Winter in the garden - July
July is still a great time to be planting winter veges including leafy greens, onions and brassicas. In the fruit garden it's all about planting new season fruit trees and the Kiwi favourite of strawberries. To liven up your garden add some beautiful winter blooms.
Check which winter greens are suitable to plant in your region, along with tasty herbs for a flavour punch to winter meals. It's also time to start thinking about spuds and which varieties you'll be planting in the coming months.
Mid winter showcases a number of flowering shrubs that offer respite from the cold. Many fragrant flowers like Daphne, viburnum, winter sweet and witch hazel are in bloom this month. Plant up pots, containers and hanging baskets with potted colour to brighten up the garden.
In the fruit garden it’s all about planting new season fruit trees, strawberries, harvesting citrus and pruning.
Harvest time is from seedling planting to harvest. For seeds, depending on variety, it will take an extra 6-8 weeks from germination to planting.
Our handy calendar showing you when to plant veges, fruit and flowers in your region, including harvest dates.
The Auckland Vegetable Gardener's DiaryChange region
Asparagus, broccoli, cabbage, carrot, garlic, kale, lettuce, mesclun, onion, parsley, parsnip, peas, radish, rhubarb, rocket, silverbeet, spinach.
Bok choi, broccoli, cabbage, carrot, celery, kale, lettuce, mesclun, onions, parsley, parsnip, peas, potatoes, radish, rhubarb, rocket, silverbeet, spinach.
- Asparagus - lift and divide overcrowded asparagus beds and plant out new crowns.
- Potatoes - start sprouting new season seed potatoes ready for planting in August. Always choose certified seed potatoes, such as Tui Certified Seed Potatoes as they are are certified to ensure they are true to type and will grow a healthy crop.
- Broad beans - stake or support plants as they grow.
- Lay Tui Quash slug & snail control stop these pests munching on your plants.
- Blend Tui Vegetable Food into garden beds prior to planting garlic and shallots.
- Keep your garden weed free by weeding around your crops at least once a week. Add a layer of Tui Pea Straw Mulch to help suppress weeds.
The Auckland Fruit Gardener's DiaryChange region
Apple, pear, raspberry, strawberry, blueberry, blackberry, feijoa, cranberry, Chilean guava.
Citrus - lemons, limes, mandarins, grapefruit, oranges, feijoas, tamarillo, cumquat.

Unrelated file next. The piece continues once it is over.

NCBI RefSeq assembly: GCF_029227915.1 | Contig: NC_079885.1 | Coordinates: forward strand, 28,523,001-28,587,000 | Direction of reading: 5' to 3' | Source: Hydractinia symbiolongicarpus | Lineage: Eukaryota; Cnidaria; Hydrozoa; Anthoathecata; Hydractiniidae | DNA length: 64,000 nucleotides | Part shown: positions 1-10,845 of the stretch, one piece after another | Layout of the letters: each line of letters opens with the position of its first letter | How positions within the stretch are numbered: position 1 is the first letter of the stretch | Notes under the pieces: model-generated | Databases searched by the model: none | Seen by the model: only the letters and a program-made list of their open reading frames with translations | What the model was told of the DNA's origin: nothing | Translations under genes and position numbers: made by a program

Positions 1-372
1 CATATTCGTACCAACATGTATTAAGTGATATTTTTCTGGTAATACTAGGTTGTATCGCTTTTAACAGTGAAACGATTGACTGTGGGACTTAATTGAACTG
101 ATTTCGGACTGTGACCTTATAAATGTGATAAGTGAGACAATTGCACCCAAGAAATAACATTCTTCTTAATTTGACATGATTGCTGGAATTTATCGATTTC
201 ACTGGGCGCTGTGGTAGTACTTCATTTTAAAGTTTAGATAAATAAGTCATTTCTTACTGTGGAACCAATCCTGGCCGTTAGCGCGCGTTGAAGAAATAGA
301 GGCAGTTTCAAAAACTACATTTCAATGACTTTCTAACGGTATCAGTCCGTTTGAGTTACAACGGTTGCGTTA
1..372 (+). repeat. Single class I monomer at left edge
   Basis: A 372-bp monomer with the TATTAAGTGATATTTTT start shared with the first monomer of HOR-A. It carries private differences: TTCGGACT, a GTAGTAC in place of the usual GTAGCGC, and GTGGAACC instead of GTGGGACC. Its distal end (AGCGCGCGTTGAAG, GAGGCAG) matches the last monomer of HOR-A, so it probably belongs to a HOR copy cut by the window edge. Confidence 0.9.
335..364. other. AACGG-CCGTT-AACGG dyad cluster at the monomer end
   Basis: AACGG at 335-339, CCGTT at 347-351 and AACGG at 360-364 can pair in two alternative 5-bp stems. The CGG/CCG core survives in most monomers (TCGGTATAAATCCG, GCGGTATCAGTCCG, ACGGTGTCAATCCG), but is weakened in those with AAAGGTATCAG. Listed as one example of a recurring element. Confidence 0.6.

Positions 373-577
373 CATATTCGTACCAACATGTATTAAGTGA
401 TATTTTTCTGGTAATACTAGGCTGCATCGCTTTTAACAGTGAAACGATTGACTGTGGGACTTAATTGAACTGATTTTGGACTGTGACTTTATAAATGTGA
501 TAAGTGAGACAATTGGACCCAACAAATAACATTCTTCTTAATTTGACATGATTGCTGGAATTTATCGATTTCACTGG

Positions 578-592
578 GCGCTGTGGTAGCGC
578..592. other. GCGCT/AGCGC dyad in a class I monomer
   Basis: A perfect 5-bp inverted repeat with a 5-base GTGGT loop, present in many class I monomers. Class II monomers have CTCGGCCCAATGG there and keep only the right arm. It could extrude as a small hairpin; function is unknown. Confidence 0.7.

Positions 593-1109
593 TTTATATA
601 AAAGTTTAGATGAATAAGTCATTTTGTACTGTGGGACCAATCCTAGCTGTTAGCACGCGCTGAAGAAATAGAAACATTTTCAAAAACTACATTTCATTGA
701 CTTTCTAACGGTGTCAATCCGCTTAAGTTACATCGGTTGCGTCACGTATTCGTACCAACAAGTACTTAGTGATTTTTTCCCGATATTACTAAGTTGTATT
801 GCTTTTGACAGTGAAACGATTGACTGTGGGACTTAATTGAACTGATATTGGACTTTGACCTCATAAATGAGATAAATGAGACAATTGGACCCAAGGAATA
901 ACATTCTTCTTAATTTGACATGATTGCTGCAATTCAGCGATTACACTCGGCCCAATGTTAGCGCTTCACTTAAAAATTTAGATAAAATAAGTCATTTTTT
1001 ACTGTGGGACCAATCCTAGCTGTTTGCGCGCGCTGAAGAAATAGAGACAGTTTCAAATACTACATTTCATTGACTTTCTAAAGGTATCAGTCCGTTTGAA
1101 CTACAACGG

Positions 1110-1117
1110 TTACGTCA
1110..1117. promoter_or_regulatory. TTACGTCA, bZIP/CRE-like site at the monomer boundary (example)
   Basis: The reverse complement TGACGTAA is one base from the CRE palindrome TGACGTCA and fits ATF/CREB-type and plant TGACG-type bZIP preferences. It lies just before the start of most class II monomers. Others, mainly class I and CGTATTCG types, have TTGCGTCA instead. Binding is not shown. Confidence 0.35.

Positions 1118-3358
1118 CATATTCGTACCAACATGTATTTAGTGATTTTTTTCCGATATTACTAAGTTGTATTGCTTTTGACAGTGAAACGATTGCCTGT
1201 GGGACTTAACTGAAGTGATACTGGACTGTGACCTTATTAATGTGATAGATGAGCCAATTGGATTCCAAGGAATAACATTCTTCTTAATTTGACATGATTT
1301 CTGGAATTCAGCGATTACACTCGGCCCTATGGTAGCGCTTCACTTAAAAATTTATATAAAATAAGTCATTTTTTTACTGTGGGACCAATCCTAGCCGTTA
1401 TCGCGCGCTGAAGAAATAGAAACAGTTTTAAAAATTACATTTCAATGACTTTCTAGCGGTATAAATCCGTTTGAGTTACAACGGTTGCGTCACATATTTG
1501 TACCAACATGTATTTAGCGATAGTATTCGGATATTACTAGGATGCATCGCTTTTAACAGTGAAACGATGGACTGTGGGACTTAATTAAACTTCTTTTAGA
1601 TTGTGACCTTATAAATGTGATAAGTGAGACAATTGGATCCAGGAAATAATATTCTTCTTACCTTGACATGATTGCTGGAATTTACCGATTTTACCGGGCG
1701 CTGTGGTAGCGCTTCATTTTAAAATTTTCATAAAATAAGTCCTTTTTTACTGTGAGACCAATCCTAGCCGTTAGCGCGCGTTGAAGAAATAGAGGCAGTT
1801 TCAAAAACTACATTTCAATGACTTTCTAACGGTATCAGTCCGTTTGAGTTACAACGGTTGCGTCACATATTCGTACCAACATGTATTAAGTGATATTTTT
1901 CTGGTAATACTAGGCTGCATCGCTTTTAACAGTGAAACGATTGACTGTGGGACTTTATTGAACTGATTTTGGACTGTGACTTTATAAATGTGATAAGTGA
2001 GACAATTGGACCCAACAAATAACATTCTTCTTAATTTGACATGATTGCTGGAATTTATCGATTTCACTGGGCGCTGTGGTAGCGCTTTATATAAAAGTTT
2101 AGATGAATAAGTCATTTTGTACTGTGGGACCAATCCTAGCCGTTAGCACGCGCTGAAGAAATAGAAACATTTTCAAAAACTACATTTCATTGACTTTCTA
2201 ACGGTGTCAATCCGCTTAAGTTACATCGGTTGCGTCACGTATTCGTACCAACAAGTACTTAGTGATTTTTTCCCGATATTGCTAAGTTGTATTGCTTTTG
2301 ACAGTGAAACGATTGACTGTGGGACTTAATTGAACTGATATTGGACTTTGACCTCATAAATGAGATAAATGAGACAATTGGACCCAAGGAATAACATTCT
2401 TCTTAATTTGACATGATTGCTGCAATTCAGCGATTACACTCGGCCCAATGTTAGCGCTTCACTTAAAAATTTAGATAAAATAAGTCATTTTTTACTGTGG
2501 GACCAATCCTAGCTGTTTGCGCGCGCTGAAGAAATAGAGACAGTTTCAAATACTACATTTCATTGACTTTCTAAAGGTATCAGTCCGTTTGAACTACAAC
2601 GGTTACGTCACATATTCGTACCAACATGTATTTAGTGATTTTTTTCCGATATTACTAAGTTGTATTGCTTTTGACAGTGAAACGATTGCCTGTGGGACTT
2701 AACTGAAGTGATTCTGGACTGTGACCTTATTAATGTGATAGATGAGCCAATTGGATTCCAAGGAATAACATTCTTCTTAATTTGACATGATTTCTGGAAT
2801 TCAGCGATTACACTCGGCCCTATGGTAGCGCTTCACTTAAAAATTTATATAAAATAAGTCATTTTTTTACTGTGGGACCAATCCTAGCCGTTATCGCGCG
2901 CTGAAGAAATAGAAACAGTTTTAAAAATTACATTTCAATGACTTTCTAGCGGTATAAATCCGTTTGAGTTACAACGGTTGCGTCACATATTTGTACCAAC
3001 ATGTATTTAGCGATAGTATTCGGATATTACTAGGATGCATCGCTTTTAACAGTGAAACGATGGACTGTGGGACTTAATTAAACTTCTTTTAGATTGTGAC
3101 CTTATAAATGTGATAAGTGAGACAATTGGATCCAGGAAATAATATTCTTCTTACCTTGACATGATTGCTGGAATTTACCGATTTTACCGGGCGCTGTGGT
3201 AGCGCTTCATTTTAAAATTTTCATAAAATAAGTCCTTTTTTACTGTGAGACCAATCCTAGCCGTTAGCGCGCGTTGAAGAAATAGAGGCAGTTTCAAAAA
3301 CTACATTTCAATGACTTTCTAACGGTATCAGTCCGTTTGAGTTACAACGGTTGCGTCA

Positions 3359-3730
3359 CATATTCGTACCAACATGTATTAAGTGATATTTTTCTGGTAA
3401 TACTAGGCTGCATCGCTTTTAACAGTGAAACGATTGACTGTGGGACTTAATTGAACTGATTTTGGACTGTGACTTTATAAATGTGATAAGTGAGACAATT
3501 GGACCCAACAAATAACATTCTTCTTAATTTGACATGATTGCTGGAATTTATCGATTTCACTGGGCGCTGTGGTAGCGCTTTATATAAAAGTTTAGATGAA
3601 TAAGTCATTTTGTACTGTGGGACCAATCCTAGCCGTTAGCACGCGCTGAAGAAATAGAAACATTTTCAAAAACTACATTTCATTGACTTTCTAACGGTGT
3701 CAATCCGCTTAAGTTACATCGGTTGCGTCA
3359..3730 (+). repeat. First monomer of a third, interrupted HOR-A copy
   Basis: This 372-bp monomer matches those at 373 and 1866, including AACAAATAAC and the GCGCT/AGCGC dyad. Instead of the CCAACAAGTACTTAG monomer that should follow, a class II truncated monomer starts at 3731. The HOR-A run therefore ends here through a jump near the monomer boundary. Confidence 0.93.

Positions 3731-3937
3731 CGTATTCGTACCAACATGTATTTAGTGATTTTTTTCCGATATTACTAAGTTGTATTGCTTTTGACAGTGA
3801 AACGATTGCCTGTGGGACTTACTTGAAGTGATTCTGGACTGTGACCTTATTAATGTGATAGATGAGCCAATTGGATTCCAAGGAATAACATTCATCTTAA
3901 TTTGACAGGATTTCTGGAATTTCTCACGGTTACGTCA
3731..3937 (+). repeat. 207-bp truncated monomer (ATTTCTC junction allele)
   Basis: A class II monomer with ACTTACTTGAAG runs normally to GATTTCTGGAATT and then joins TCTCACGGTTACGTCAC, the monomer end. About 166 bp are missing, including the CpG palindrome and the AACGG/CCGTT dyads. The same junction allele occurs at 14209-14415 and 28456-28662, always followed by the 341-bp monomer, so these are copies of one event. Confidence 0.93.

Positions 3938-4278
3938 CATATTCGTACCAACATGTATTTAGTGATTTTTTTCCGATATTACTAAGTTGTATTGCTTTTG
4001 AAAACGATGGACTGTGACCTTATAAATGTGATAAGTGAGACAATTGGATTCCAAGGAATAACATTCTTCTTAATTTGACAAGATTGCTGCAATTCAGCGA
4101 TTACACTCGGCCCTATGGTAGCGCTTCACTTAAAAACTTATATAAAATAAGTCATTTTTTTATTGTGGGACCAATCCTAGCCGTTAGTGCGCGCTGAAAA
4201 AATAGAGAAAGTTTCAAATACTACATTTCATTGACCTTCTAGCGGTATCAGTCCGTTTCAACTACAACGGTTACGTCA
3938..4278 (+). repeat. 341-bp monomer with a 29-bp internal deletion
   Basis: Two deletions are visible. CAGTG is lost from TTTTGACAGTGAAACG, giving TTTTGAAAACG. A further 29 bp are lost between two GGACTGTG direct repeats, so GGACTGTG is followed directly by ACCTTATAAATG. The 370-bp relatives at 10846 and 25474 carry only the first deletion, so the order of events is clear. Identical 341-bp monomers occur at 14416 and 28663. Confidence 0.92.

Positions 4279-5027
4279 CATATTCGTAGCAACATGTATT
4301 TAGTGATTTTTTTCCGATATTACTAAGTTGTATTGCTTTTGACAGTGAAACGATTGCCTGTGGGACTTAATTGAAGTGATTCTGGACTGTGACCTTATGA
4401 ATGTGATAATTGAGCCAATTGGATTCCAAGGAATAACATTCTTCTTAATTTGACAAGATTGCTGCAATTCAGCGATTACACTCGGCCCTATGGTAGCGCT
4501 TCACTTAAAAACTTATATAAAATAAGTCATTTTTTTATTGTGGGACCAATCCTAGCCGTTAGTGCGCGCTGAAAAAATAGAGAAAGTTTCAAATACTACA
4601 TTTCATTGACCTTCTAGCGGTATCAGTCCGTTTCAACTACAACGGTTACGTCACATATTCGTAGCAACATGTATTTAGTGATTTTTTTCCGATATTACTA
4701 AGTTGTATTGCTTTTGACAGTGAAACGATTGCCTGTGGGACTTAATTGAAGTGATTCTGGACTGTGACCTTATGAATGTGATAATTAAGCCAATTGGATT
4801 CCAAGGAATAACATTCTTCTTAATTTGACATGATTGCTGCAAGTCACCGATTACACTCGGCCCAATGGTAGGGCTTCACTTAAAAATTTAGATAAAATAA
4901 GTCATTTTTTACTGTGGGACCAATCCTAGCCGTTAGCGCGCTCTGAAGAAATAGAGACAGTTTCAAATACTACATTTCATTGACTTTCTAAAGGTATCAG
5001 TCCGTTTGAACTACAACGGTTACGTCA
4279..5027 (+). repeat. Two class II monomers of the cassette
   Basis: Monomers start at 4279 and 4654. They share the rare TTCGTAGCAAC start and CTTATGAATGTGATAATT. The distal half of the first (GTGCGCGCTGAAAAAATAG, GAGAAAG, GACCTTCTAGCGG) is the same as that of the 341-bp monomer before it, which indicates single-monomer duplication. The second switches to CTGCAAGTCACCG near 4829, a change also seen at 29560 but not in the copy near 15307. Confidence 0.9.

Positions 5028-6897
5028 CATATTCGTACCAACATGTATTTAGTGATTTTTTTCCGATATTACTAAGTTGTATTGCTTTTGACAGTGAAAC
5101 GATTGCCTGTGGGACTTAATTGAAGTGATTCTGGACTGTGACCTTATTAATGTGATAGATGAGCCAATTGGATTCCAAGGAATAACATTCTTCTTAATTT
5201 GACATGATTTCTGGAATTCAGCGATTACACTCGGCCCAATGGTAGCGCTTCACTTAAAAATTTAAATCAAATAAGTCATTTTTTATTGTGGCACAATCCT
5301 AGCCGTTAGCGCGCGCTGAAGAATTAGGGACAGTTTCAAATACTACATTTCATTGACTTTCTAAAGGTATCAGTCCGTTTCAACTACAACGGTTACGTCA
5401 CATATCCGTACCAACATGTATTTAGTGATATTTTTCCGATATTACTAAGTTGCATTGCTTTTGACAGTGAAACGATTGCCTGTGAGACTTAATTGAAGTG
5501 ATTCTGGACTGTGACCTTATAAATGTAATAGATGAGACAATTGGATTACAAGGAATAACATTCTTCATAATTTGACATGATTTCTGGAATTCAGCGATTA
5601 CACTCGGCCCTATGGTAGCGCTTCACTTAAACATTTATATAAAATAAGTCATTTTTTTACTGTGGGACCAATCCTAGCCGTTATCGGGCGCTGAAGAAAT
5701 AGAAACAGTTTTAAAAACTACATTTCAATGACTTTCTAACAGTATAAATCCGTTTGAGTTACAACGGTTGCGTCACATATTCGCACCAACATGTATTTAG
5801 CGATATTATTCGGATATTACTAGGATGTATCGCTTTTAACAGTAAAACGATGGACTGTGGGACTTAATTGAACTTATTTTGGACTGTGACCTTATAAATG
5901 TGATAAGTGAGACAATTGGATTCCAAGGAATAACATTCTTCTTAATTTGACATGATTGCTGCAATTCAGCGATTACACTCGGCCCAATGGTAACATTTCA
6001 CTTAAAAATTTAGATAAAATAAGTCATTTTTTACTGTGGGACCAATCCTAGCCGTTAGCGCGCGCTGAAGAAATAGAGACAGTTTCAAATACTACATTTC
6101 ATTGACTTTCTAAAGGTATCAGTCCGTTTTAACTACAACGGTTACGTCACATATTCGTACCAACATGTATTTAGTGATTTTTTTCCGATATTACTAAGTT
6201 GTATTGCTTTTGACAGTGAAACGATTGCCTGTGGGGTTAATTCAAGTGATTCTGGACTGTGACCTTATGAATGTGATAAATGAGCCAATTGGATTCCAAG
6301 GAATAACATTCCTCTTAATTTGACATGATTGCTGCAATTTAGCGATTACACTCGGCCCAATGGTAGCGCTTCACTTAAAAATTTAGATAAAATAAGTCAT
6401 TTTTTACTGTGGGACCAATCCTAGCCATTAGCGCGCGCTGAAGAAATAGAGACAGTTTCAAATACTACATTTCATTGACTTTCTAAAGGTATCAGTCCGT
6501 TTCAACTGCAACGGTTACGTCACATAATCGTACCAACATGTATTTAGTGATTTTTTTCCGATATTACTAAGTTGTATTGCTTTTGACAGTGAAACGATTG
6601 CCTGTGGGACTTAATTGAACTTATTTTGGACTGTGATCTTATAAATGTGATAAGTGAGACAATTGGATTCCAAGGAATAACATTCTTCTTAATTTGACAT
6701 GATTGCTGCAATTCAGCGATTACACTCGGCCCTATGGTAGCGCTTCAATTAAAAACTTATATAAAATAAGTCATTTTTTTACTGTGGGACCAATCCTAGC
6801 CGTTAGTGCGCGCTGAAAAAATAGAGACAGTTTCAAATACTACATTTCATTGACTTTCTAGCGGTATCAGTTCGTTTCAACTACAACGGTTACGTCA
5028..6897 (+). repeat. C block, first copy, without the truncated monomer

- Prepare beds by working soil over with a fork, blend in sheep pellets, a layer of Tui Strawberry Mix and Tui Strawberry Food prior to planting.
- Spray deciduous fruits trees with a winter clean up spray (Lime Sulphur) to remove any lingering pests and diseases.
- Stake all young fruit trees to enable to roots to anchor themselves into the soil for the first few seasons.
- Prune grapes, apples, pears and apricots.
- Avoid pruning peaches and plums in winter because it can spread the silver leaf virus. These fruits should be pruned in summer to limit its spread.
The Auckland Flower Gardener's DiaryChange region
Roses, Daphne, lily, gladiolus, cyclamen, forget-me-nots, calendula, polyanthus, flowering kale, poppy, primula, viola, pansy, snapdragon, sweet William, alyssum.
Winter sweet, camellias, viburnum, wallflowers, winter roses, hellebores, dianthus, leucadendrons, violets, Daphne, iberis, snapdragons, kowhai, flowering kale, japonica.
- Blend in a layer of Tui Sheep Pellets to spring flower beds and allow to settle in for a month or so prior to planting.
- Apply Tui Bulb Food to existing bulbs plantings
- Apply a side dressing of Tui NovaTec Premium fertiliser to pots and planters.
- Slugs and snails are the main problem, they will munch through tender shoots and leaves of newly planted flowers. Lay Tui Quash slug and snail control to control these pests, or get the kids to go on a ‘snail hunt’ for fun.
- Prune and then spray roses with a suitable rose spray to combat insects and diseases.
- Remove all prunings and foliage from under the plants.
- Keep on top of weeds to prevent major problems with them in spring. Remove weeds from empty garden beds as soon as anything appears. A thick layer of mulch will help suppress weeds.